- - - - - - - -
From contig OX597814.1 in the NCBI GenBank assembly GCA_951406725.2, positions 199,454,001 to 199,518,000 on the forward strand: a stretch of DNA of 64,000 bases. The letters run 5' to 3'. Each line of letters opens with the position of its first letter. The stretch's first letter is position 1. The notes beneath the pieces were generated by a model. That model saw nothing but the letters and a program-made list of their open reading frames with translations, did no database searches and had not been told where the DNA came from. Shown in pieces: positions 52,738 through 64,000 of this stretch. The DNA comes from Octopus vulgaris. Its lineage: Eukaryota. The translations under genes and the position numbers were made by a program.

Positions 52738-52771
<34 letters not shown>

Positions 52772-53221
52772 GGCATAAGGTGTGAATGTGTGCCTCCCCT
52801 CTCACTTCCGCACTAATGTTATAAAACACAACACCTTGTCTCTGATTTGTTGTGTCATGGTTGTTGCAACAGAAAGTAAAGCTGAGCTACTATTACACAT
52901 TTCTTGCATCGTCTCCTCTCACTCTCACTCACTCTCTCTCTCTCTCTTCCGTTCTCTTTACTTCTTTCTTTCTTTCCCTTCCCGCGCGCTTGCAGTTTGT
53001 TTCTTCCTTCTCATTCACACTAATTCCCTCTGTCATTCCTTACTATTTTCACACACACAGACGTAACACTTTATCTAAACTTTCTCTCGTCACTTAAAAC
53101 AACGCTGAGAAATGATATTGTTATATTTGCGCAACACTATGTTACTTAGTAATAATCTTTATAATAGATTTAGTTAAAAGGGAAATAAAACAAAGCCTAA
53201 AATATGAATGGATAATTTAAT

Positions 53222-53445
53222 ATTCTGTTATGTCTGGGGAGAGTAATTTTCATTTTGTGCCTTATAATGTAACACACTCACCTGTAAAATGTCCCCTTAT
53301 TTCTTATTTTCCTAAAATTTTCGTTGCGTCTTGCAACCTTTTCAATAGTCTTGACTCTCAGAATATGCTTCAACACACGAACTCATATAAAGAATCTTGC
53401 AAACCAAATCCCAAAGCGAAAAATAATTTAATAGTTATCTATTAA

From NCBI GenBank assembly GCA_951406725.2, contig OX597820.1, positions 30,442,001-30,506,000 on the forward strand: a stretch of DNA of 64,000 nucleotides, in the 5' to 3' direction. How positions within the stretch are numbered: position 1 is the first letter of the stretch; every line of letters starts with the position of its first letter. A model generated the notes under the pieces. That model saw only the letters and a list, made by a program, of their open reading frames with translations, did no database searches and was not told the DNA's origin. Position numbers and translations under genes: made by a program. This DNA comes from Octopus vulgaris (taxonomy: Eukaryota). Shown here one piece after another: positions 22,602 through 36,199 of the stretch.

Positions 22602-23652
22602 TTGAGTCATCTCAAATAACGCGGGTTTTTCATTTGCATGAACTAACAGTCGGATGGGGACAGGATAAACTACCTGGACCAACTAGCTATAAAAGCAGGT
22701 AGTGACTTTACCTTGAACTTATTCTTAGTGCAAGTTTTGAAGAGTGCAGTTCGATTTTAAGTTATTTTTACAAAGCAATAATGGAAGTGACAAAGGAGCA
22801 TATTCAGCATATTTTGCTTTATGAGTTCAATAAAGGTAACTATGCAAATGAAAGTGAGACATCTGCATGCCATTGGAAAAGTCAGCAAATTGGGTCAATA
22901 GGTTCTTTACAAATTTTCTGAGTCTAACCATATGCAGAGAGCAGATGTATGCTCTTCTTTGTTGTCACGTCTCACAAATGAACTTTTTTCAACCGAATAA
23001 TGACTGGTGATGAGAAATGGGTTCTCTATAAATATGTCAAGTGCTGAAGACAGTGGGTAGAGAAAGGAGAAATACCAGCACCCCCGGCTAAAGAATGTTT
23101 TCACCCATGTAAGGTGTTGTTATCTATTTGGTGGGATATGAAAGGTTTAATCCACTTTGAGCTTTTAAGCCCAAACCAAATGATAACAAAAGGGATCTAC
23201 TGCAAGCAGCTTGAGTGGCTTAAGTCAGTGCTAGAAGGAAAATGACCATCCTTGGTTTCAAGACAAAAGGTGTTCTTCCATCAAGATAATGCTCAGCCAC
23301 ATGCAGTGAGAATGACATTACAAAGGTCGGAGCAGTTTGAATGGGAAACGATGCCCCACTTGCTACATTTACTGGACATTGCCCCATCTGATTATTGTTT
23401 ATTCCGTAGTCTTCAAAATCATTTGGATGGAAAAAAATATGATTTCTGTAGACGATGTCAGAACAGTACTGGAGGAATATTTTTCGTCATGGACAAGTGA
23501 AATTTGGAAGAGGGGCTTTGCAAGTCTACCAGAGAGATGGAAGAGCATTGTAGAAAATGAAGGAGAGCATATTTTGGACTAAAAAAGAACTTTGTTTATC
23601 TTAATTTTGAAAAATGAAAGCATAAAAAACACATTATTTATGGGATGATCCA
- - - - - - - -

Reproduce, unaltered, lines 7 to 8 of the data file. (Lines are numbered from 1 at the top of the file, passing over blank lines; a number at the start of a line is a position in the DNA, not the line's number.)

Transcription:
52901 TTCTTGCATCGTCTCCTCTCACTCTCACTCACTCTCTCTCTCTCTCTTCCGTTCTCTTTACTTCTTTCTTTCTTTCCCTTCCCGCGCGCTTGCAGTTTGT
53001 TTCTTCCTTCTCATTCACACTAATTCCCTCTGTCATTCCTTACTATTTTCACACACACAGACGTAACACTTTATCTAAACTTTCTCTCGTCACTTAAAAC